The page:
In Provence, we are famous for being OTT. We speak loudly- hands, sometimes even arms moving while doing so and we are always over dramatic when telling stories. At Christmas time, not only do we consume a huge amount of gourmet, savoury food but we also have to fit 13 desserts at the end of our meal, yes, 13! Well, not really in one go, the sweets are set out on Christmas Eve and remain on the table three days until December 27. They represent the last supper involving Jesus Christ and the 12 apostles.
They vary from one family to another but they usually consist of a selection of these.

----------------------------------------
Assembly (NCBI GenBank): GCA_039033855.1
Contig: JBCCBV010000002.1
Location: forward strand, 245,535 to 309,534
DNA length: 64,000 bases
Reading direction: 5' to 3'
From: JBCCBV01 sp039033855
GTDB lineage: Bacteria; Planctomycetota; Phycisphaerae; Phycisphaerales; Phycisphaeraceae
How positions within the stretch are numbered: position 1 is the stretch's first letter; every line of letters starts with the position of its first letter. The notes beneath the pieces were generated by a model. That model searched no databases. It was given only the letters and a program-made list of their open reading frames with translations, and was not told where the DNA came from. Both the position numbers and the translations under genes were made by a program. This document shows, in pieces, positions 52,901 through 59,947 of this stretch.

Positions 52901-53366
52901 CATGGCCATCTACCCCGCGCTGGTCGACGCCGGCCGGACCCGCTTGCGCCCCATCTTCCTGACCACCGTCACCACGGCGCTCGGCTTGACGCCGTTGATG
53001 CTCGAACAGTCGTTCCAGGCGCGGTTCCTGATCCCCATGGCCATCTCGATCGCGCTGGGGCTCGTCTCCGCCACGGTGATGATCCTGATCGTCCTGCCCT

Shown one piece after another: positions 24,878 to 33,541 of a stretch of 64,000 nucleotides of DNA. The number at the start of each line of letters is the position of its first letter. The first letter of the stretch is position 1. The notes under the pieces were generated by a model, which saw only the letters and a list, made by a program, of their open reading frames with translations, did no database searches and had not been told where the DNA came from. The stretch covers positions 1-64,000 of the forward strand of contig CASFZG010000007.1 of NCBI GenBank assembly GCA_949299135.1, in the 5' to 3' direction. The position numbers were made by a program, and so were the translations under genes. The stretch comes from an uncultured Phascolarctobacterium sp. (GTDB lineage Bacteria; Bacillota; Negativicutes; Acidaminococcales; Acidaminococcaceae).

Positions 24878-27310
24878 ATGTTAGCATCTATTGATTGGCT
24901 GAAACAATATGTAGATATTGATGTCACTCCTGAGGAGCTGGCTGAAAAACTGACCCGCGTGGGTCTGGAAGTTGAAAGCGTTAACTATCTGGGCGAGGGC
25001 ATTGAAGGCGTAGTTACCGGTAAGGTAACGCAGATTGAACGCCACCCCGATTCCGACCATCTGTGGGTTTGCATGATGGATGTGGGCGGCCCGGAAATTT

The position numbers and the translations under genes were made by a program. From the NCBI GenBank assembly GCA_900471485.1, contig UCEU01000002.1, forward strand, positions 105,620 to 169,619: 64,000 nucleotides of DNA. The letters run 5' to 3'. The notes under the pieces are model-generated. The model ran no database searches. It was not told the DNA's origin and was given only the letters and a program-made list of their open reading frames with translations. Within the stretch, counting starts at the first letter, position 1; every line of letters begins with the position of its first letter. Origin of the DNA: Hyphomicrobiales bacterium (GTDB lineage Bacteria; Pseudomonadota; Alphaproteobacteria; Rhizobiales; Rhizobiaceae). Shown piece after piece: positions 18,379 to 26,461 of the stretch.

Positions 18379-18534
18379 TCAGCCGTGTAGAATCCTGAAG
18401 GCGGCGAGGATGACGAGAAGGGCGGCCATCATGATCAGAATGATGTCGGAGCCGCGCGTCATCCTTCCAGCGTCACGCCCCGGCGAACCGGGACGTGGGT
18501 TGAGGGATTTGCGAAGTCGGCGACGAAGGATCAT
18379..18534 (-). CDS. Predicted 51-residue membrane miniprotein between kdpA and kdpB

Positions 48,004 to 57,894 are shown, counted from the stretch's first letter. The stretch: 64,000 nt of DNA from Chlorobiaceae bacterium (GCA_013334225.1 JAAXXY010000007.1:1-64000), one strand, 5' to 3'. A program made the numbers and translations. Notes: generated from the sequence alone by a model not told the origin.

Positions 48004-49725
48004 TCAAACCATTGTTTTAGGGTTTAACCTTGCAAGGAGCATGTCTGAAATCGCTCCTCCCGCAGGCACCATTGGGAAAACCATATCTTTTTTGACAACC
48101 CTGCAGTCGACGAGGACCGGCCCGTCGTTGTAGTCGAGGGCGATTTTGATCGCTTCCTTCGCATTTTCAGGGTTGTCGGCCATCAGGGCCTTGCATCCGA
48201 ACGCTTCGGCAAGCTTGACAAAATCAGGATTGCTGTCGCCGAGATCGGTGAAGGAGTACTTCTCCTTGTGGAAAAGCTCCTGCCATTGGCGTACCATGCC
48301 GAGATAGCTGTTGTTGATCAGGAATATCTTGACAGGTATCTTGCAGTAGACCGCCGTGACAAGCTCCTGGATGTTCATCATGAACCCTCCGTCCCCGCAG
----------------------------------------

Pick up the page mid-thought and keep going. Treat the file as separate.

1. Dried fruit and nuts.
- Walnuts or hazelnuts
- Dried figs
- Dates, representing the foods of the region where Christ lived and died
- Dried plums
2. Fresh fruit
- Winter melon
- Two kinds of nougat, symbolizing good and evil
- Biscotins (biscuits) from Aix;
- Calissons d’Aix, a marzipan-like candy made from almond paste and candied melon.
- Candied citron
- Casse-dents of Allauch (biscuit)
- Cumin and fennel seed biscuits
- Fried bugnes
- Fruit tourtes
- Oreillettes, light thin waffles
- Pain d’epice
- Pompes à l’huile or fougasse à l’huile d’olive, a sweet cake or brioche made with orange flower water and olive oil
- Quince paste (Pâte de coing)
- Yule log cake (buche de Noel)
Pompe à l’huile
So much sugar and calories on display, it can’t get any better than this, surely.